Species of the Month - April 2014


Erinaceus europaeus

In April the Hedgehog emerges from hibernation and starts foraging for food to build itself up after its long sleep, as well as beginning its breeding activity.  As a result this is one of the times of year when they're most likely to be seen.  Sadly it also means a lot are run over on the roads as they wander about, but records of dead hedgehogs on the road are valuable in mapping populations.

Erinaceus europaeus

Hedgehogs are declining in Britain, mainly due to habitat loss and pesticides.  Gardens can be a useful refuge for them.  They will repay their keep as they eat slugs which are a constant menace to gardeners in this part of the world.  There is plenty of information on the web about how to encourage hedgehogs into your garden and provide safe places for them to nest.  An untidy garden is best!  Slug pellets will kill hedgehogs.

Erinaceus europaeus

Hedgehogs used to be common where I live near Taynuilt until 3 years ago when they disappeared after the long cold winter.  They have yet to return, but hopefully they will recolonise from nearby populations.  This winter has probably been kinder to hedgehogs than the previous two, as the weather has been milder and spring has come a bit earlier.

Erinaceus europaeus

Hedgehogs roll into a ball for protection.  The only predator that can open a rolled-up hedgehog is the badger.  However, rolling up is not a good defence against car wheels.  Keep an eye out for hedgehogs when driving at night.  If you see one crossing the road, and it is safe to stop, you can give it a helping hand by moving it to the verge.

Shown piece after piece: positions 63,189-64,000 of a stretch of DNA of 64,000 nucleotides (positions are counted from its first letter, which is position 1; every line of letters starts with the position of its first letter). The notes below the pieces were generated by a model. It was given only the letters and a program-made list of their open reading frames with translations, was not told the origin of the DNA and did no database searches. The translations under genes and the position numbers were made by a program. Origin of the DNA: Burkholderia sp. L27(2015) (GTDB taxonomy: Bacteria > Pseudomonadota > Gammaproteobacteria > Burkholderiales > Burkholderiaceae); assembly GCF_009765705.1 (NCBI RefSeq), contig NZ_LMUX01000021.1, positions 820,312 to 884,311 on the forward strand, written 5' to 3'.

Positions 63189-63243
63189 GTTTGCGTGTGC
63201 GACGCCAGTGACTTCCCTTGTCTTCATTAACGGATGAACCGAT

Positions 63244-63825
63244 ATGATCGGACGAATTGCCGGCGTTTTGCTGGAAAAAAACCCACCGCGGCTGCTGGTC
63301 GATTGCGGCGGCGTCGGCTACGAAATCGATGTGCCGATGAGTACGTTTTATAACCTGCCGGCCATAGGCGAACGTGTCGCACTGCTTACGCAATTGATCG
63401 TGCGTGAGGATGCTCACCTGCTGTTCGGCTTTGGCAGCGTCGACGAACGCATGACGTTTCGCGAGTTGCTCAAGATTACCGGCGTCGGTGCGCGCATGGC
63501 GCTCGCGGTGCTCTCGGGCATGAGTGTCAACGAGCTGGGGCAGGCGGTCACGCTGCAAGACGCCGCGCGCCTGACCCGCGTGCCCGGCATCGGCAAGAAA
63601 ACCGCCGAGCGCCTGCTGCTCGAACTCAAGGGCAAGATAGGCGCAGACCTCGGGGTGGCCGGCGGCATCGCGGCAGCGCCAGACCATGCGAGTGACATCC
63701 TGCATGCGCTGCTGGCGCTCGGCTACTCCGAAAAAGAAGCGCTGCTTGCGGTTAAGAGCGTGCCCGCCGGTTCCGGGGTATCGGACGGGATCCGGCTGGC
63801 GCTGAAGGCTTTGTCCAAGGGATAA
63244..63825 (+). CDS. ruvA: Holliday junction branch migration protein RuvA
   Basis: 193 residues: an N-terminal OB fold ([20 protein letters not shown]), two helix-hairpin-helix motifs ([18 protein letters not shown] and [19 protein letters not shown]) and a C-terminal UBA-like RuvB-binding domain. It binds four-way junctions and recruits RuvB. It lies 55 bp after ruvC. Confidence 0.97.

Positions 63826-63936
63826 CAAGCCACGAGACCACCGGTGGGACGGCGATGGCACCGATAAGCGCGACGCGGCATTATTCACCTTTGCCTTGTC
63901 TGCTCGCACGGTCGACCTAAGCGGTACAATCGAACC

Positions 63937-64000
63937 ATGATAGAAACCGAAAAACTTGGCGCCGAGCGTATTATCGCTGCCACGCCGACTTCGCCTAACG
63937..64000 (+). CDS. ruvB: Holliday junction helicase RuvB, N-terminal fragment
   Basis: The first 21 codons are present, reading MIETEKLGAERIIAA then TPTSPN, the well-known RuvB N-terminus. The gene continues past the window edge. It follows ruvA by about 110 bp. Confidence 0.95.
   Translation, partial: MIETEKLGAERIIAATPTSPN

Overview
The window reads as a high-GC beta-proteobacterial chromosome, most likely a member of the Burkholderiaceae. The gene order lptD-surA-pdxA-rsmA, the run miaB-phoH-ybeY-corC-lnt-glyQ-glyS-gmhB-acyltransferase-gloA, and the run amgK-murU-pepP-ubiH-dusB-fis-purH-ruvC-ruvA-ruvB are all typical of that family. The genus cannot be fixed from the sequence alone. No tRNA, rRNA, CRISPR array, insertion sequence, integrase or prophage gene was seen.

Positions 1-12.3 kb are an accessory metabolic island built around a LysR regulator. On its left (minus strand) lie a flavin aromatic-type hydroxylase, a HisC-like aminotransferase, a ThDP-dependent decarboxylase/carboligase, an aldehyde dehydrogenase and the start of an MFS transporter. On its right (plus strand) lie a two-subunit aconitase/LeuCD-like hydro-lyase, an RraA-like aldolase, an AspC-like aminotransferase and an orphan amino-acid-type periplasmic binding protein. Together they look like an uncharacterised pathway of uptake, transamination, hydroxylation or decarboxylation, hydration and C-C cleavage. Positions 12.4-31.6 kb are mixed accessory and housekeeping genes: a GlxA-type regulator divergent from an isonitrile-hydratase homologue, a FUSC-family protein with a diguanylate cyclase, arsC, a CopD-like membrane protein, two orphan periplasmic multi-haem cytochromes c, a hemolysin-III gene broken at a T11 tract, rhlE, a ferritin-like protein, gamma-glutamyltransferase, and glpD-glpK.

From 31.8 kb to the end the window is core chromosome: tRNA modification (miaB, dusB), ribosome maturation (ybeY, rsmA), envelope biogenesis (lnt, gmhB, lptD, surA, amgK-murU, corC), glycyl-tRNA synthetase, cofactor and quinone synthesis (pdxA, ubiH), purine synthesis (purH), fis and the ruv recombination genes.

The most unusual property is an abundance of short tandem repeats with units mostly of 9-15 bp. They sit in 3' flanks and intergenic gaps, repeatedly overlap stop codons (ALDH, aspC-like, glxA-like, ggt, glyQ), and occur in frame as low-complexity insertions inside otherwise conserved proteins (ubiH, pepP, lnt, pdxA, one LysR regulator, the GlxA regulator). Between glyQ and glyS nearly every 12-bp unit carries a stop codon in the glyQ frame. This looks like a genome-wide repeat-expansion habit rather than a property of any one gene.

Erinaceus europaeus

They have about 5,000 spines, which are replaced when they fall out.

Please send in yo
ur Hedgehog sightings using the form below, or email sightings@lnhg.org.uk with the details if you prefer.

Date of sighting 
Grid reference 
Number seen 
Alive or dead 
Name of finder 
Your name (if different) 
Email (not needed if I already know it!) 
Any other details, e.g. habitat, behaviour   


By filling in this form you agree that the information contained in this form may be collated and disseminated manually or electronically for environmental decision-making, education, research and other public benefit uses in accordance with the LNHG data access policy.  Your email address will not form part of the record and will not be passed on to anyone.

Carl Farmer
G Biological Records Manager

Sightings so far

15 Apr: One injured beside road at Kilbrandon, Seil, reported by Pat Blunsden.

Note you can still send in records for past species of the month.  Here is the list of species we've had so far:

Mar 2014 - Hairy Bittercress
Feb 2014 - Pale Brindled Beauty
Jan 2014 - Velvet Shank
Dec 2013 - Frilly-fruited Jelly Lichen
Nov 2013 - Whooper Swan
Oct 2013 - Ballerina Waxcap
Sep 2013 - Parrot Waxcap
Aug 2013 - Vapourer Moth

Jul 2013 - Emerald Damselfly
Jun 2013 - Globe Flower
May 2013 - Early Purple Orchid
Apr 2013 - Peacock Butterfly
Mar 2013 - Oak Beauty
Feb 2013 - Coral Lungwort

Jan 2013 - Willow Jelly Button & Birch Jelly Button
Dec 2012 - Dice Lichen
Nov 2012 - Feathered Thorn
Oct 2012 - Dryad's Saddle
Sep 2012 - Tawny Grisette
Aug 2012 - Forest Bug
Jul 2012 - Grayling
Jun 2012 - Greater and Lesser Butterfly Orchids
May 2012 - Small Copper
Apr 2012 - Green Tiger Beetle
Mar 2012 - March Moth
Feb 2012 - Barren Strawberry
Jan 2012 - Brambling
Dec 2011 - Red Squirrel
Nov 2011 - Hazel Gloves
Oct 2011 - Small Tortoiseshell
Sep 2011 - Fly Agaric
Aug 2011 - Grass of Parnassus
Jul 2011 - Golden-ringed Dragonfly
Jun 2011 - 7-spot Ladybird
May 2011 - Green Hairstreak
Apr 2011 - Townhall Clock

Mar 2011 - Frogspawn

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All photos and other content copyright Carl Farmer except where stated